Even though Edward pardoned Warwick for betraying him the first time, Warwick was banned from court. As a result, Warwick had no power or influence over the crown, which was the one thing Warwick wanted more than anything else. Warwick betrayed Edward and he didn’t think Edward would take it personally? With his control over Edward long gone, Warwick sought to kill or replace him with his younger brother, George, Duke of Clarence.
To achieve their goal, Warwick and Clarence orchestrated a rebellion in Lincolnshire with Sir Robert Welles serving as their proxy. However, this rebellion was swiftly quelled by Edward’s army. After the battle, Edward’s troops removed all the clothing from the rebel corpses that could identify them, which resulted in the battlefield being named “Losecoat Field.” Welles confessed working with Warwick and Clarence and even provided letters that implicated them in the rebellion. Welles was executed for his own treason shortly afterwards.
Utterly disgraced, Warwick and Clarence knew Edward would not pardon them a second time. Therefore, they fled England to France, where they formed an alliance with Queen Margaret of Anjou, wife of King Henry VI. This became Warwick’s third act of treason against Edward IV.
I am thinking of portraying a similar chain of events in my third fantasy book where one of the main character’s former supporters staged a proxy rebellion against them.
Allow me to share a little story about a noble family known as House Beaufort. The Beauforts were descendants of John of Gaunt, one of the many sons of Edward III of England. In addition to his legitimate children, John of Gaunt had multiple bastards from his mistress. After his wife died, John of Gaunt wanted to marry his mistress. Doing so would legitimize his bastards, but John of Gaunt was forced to accept certain conditions before he could marry his mistress. John of Gaunt would marry his mistress and legitimize his bastards, but his newly legitimate children and their descendants would be banned from inheriting the throne of England. Thus House Beaufort was born. Even though they could not inherit the throne due to their previously illegitimate status, the Beauforts were still powerful and influential in their own right. They married into other monarchies across Europe and supported their Lancastrian relatives during the War of the Roses. The Tudor Dynasty were related to the Beauforts due to Henry VII’s mother being Lady Margaret Beaufort. Thus, they defied the law that banned them from the throne by establishing the Tudor Dynasty. I am thinking of introducing two families in my third fantasy book that are related to the Magnus Dynasty and they would be descended from bastards just like the Beauforts.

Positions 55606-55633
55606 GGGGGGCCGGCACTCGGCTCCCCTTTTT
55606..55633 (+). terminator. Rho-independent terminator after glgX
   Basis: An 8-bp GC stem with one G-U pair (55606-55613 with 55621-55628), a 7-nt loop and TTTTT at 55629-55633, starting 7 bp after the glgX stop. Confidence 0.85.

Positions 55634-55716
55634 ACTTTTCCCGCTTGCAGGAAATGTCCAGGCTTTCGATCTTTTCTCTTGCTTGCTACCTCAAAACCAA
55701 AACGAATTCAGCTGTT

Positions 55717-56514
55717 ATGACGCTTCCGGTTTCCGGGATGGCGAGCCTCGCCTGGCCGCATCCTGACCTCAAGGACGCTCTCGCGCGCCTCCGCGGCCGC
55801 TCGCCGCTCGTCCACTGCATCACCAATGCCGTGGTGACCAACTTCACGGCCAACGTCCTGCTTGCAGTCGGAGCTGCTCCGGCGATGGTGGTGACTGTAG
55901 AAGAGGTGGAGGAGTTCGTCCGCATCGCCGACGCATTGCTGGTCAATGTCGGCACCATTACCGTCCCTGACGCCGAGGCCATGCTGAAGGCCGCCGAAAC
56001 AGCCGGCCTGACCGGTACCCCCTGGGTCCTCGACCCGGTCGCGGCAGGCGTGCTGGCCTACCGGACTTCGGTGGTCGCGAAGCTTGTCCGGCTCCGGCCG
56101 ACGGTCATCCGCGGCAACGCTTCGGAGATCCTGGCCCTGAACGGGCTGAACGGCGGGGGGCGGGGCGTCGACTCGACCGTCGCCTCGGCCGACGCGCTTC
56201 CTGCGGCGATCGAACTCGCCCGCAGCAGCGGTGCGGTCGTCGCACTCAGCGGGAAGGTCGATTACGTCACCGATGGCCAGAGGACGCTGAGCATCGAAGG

When Henry VII of England married Elizabeth of York, they had eight children, but only four reached adulthood and only three had children of their own. Henry and Elizabeth’s firstborn son and heir was Prince Arthur Tudor, who married Catherine of Aragon before dying of an unknown disease shortly afterwards. Despite being the heir apparent before his death, Arthur is largely forgotten. In another life, Arthur would have been king and the Tudor Dynasty would have lasted longer under his rule. Henry VIII, who needs no introduction, was never meant to be king because Arthur was the heir and Henry was the spare. The daughters of Henry VII and Elizabeth of York had a brighter future than their brothers. Mary Tudor was married to the King of France and her descendants ruled France until the French Revolution. Margaret Tudor had the brightest future and legacy of all the Tudor children because she married the King of Scotland and her descendants eventually ruled both Scotland and England right up to the present day.
Because the Magnus Dynasty is my own fantasy reimagining of the Tudor Dynasty, I am thinking of basing the children of my new main character on these Tudor children. I also think it is more balanced in terms of gender: two sons and two daughters. I already have the descendants of these sons and daughters of Magnus planned out in a genealogical chart. Their story will be told in full in my upcoming third fantasy book.